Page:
He seized the balustrade as he spoke, gave it a wrench, the stair shot from its fastening, was pushed back, and without another word Scarlett thrust in his lighted candle, followed it, and Fred stood looking in as his companion gradually disappeared.

"Come along, Fred," came in muffled tones from beneath the landing; and, uttering a sigh, Fred thrust in his candlestick and followed, to rise, after a slow horizontal progress, to a perpendicular position, behind his leader.

The way seemed far easier now, and in a very few minutes they were standing again in the chamber, where they paused for a few moments before Scarlett drew open the panelled door in the corner, and once more held the light above his head as he gazed down the mysterious stairs.

"Shall I go first?" asked Fred, in a voice which invited a refusal of his services.

"No; it's our place, and I'll lead," was the reply.

"Don't put the candle out again," said Fred, with a sigh of relief, and speaking in warning tones. "I say, Scar, perhaps there's a place like this at the Manor."

"We'll see, when we've found out all about this," replied Scarlett, as he began to descend, while Fred followed closely, the two lights making their task easier, while their confidence began now to increase as they encountered no danger.

The foot of the steps was reached in safety, the candle being held low down, so as to guard against any pitfall or fresh flight of stairs in the way.

But all was perfectly level as the boys went on along the narrow, arched-over passage, their light footfalls sending on before them a curious series of reverberations, while their progress for quite a hundred yards was singularly monotonous and uneventful.

"Why, how far does it go?" said Fred at last, becoming bolder now, but feeling startled as he heard his words go whispering away.

"Very little farther. Look!"

The lights were held up, and they stopped short, for a few yards before them was a narrow, nail-studded door, very similar to the one leading into the chamber, but heavier looking, and with a great rusty bolt at top and bottom.

"That's the end of it, then," said Fred. "I say, I know what it is. That's the vault where they used to bury the old Markhams."

"That it can't be, for they were all buried at the church."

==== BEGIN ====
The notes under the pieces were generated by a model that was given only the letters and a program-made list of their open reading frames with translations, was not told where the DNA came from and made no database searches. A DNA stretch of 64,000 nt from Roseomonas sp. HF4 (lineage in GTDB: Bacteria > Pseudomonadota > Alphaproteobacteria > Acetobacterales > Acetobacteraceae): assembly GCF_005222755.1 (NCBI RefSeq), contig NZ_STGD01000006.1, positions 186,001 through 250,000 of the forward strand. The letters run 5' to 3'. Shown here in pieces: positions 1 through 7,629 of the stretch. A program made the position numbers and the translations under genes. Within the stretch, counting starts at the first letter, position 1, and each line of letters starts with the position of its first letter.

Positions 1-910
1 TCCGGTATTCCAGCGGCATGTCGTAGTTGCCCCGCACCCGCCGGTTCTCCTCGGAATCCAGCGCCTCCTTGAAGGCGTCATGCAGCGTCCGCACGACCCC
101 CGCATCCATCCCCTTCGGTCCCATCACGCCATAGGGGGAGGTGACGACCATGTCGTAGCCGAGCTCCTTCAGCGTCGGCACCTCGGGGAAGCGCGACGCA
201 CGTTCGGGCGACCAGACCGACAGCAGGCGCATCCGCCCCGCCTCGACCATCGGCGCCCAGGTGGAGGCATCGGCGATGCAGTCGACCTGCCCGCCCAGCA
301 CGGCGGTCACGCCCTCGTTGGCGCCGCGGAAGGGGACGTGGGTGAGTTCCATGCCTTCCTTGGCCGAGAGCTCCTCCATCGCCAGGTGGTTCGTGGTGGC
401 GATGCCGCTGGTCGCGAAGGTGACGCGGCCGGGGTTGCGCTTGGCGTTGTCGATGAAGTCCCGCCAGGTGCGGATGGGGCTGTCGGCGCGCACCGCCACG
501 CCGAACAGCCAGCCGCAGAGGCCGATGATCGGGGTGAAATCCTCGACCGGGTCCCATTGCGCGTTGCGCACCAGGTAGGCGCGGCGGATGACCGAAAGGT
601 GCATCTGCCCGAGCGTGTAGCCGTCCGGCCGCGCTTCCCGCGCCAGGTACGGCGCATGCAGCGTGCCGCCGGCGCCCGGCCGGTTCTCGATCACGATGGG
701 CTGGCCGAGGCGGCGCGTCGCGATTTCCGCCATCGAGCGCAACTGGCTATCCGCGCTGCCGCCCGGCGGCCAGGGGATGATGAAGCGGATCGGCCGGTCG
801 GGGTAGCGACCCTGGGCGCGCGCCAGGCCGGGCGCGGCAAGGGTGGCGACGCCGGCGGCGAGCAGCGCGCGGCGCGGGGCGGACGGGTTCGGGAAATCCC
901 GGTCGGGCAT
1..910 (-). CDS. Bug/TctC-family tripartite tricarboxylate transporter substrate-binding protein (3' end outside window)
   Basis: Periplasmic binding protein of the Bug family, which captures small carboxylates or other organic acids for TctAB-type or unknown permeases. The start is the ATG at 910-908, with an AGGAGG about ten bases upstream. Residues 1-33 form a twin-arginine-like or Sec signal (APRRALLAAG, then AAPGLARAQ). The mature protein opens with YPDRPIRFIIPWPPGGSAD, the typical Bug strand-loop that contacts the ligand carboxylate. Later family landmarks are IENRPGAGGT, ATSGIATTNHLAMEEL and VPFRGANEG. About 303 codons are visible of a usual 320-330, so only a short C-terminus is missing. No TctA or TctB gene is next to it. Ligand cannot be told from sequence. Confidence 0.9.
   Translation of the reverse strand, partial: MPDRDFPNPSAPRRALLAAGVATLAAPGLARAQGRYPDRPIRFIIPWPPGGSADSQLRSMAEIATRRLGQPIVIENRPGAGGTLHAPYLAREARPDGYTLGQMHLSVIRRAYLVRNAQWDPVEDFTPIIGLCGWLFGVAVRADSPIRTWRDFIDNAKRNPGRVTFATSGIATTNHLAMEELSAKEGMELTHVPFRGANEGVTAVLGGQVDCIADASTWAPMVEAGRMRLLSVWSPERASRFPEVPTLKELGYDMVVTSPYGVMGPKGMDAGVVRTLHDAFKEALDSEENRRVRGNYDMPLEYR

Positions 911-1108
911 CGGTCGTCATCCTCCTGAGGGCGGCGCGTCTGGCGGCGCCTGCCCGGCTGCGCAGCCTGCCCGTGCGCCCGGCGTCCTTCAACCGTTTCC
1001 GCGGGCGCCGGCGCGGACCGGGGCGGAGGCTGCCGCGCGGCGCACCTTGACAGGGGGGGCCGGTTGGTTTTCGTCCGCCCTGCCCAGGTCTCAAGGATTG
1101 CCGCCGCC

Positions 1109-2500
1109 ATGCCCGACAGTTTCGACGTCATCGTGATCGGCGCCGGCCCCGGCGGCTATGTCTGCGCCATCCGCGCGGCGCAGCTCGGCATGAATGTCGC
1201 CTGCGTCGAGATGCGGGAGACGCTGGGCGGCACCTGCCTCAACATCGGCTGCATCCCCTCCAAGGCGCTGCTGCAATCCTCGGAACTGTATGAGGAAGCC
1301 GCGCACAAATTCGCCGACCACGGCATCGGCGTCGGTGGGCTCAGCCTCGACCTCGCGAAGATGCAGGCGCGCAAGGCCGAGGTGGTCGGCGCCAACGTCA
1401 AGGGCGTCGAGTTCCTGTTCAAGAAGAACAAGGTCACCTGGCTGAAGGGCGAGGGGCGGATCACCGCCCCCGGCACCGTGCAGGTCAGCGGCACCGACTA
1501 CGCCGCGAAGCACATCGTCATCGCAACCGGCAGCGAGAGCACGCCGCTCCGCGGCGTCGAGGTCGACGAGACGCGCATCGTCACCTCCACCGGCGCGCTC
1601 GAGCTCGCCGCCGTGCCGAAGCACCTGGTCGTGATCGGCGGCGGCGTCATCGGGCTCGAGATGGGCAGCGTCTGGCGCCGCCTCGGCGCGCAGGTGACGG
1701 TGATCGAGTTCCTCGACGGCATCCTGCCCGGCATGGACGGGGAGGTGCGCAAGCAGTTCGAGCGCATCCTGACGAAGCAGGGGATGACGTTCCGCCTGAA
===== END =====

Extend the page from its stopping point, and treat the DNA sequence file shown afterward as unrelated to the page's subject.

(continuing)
"Well, it looks like it," said Fred. "Shall we go any farther?"

"Yes, of course. I want to see what's behind the door."

Nerving himself to the effort, Scarlett stepped over the intervening space, and took hold of the top bolt, which, like its fellow, was shot into a socket in the stone wall.

But the bolt was rusted to the staples, and he could not move it with one hand.

"Hold the light, Fred," he exclaimed; and his companion stood behind him, bearing both candles, as Scarlett tugged and strained and wrenched vainly at the corroded iron.

"Wants a hammer to start it," said Fred, as the interest in these proceedings drove away the sensations of nervousness. "Shall we go back and fetch one?"

"I'm—afraid—we shall have to," panted Scarlett, as he toiled and strained at the stubborn bolt. "It's of no use to try and—"

There was a sharp creak, the bolt gave way a little, and the rest was only a work of time, for by wriggling it up and down the rust was ground out, and at last it yielded and was drawn back.

"Let me have a try at the other," cried Fred; and Scarlett squeezed by him and took the candles, to stand, hot and panting, watching intently while his companion attacked the lower bolt.

This was even more compactly fixed than the other; but the thumb-piece was projecting, and Fred began on this with his foot, kicking it upward with his toe, and stamping it down again, till it gradually loosened, and, after a little more working, shot back with ease.

Fred drew away from the door then, and looked at his companion.

"Shall we open it now?" he said, with his old hesitation returning.

Scarlett did not answer for a few moments.

"Think it is a tomb?" he said.

"You said it was not," replied Fred.

"It would be very horrible if it is; I shouldn't like to look in."

The door opened from them, and, as they stood there, they could see that it had given a little, so that the edge was nearly half an inch from the stonework, and a faint, damp odour reached their nostrils.

"Don't let's be cowards," cried Fred; and, raising one foot, he placed it against the door, gave a hard thrust, and started back so suddenly that he nearly overset Scarlett with the lights.